# Let $A$ and $B$ be two nilpotent matrices. Prove that $A+B$ is nilpotent

Let $$A$$ and $$B$$ be two nilpotent matrices. Prove that $$A+B$$ is nilpotent.

I'm new to the study of matrices, I already proved that $$AB$$ is nilpotent too (that was the previous question) but I have no clue about solving this one. Plus, I was wondering if I have to prove that it exists an $$n$$ such that $$(A+B)^n=0$$ or such that $$A^n+B^n=0$$.

Any help?

EDIT:

I just know that: $$(A+B)^k=(A+B)(A+B)...(A+B)$$ $$k$$ times, so I need to prove that $$(A+B)=0$$

Is this enough to prove what I need, right?

• $A=\pmatrix{0&1\\0&0}$ and $B=\pmatrix{0&0\\1&0}$ are nilpotent. Commented Nov 1, 2019 at 14:27
• $(A+B)^n \neq A^n + B^n$. If you are wanting to show that $C$ is nilpotent that means you want to show that there is some $n$ such that $C^n$ is nilpotent. Replacing $C$ by $(A+B)$ that says that if you want to show that $(A+B)$ is nilpotent that you want to find some $n$ such that $(A+B)^n$ is nilpotent. Commented Nov 1, 2019 at 14:28
• If $A$ and $B$ commute, then this is true by the binomial theorem. Otherwise, there are counterexamples.
– lhf
Commented Nov 1, 2019 at 14:31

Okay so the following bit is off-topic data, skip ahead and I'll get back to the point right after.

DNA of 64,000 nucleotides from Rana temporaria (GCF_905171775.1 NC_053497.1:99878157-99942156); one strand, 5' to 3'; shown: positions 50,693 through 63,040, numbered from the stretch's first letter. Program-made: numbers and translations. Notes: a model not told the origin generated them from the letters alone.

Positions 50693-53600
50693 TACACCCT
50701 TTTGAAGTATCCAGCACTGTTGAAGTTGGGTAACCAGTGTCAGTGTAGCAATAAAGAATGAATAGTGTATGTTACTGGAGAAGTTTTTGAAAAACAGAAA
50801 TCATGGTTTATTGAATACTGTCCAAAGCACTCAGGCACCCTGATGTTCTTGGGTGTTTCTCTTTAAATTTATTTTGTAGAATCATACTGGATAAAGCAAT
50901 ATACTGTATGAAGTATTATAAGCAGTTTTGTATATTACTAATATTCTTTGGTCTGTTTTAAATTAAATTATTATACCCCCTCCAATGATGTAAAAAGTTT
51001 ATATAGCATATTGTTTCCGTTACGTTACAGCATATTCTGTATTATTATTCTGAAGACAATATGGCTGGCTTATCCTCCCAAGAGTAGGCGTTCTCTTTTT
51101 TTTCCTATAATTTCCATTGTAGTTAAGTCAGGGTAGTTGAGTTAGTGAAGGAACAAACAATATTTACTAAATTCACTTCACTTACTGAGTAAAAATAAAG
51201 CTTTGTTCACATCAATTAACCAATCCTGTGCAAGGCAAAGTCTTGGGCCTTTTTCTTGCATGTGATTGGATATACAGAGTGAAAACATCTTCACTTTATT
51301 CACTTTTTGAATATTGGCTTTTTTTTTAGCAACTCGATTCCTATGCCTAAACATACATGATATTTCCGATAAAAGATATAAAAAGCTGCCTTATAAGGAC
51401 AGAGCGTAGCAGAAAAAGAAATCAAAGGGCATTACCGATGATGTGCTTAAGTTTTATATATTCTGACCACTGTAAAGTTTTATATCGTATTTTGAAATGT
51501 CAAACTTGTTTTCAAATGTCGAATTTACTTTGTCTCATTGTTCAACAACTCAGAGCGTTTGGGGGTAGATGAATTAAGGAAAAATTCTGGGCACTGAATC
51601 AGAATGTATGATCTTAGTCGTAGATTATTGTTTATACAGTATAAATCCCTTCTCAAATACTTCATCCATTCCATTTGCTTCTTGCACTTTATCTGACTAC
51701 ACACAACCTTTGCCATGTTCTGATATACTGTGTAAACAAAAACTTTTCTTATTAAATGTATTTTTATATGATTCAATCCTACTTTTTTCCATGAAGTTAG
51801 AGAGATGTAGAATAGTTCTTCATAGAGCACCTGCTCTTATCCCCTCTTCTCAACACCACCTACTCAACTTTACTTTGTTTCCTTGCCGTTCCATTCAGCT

Take for example the nilpotent matrices

$$A=\begin{pmatrix}2&-1\\4&-2\end{pmatrix}\;,\;\;\;B=\begin{pmatrix}0&1\\0&0\end{pmatrix}\implies\text{ what is}\;\;A+B \;?$$

Why that sum can't be nilpotent ?

• Sorry, I don't get it. I mean, I know what matrix $A+B$ is, but how is this related to the fact of being nilpotent or not? Commented Nov 1, 2019 at 14:53
• @Schiele $A+B$ is invertible and an invertible matrix cannot be nilpotent. Commented Nov 1, 2019 at 15:15

Assume that there are $$m,n\in\mathbb{N}$$ such that $$A^m=0,B^n=0.$$

Then $$(A+B)^{m+n}=\sum_{k=0}^{m+n} C_{m+n}^k A^{m+n-k}B^{k}$$ provided AB=BA.

When $$k, we know $$m+n-k>m$$, which means $$A^{m+n-k}=0$$. And when $$k\geq n$$, we know $$B^k=0.$$ That is $$(A+B)^{m+n}=0,$$ which means A+B is nilpotent.

But I have no idea how to answer it if $$AB\neq BA$$.

• Thank you very much! But I didn't understand why when $k>n$ we know that $B^k=0$? Commented Nov 1, 2019 at 15:16
• @Schiele Ling says in the first line that B^n=0. Commented Nov 1, 2019 at 16:00

I think you're missing a hypothesis: the group of the matrices has to be commutative! Otherwise the thesis doesn't hold:

let $$A= \begin{bmatrix} 0 & 1 \\ 0 & 0 \end{bmatrix}$$ and $$B= \begin{bmatrix} 0 & 0 \\ 1 & 0 \end{bmatrix}$$

We have that $$A^2=0$$ and $$B^2=0$$, but $$(A+B)^2= \begin{bmatrix} 1 & 0 \\ 0 & 1 \end{bmatrix}$$ which is definitely not the zero matrix!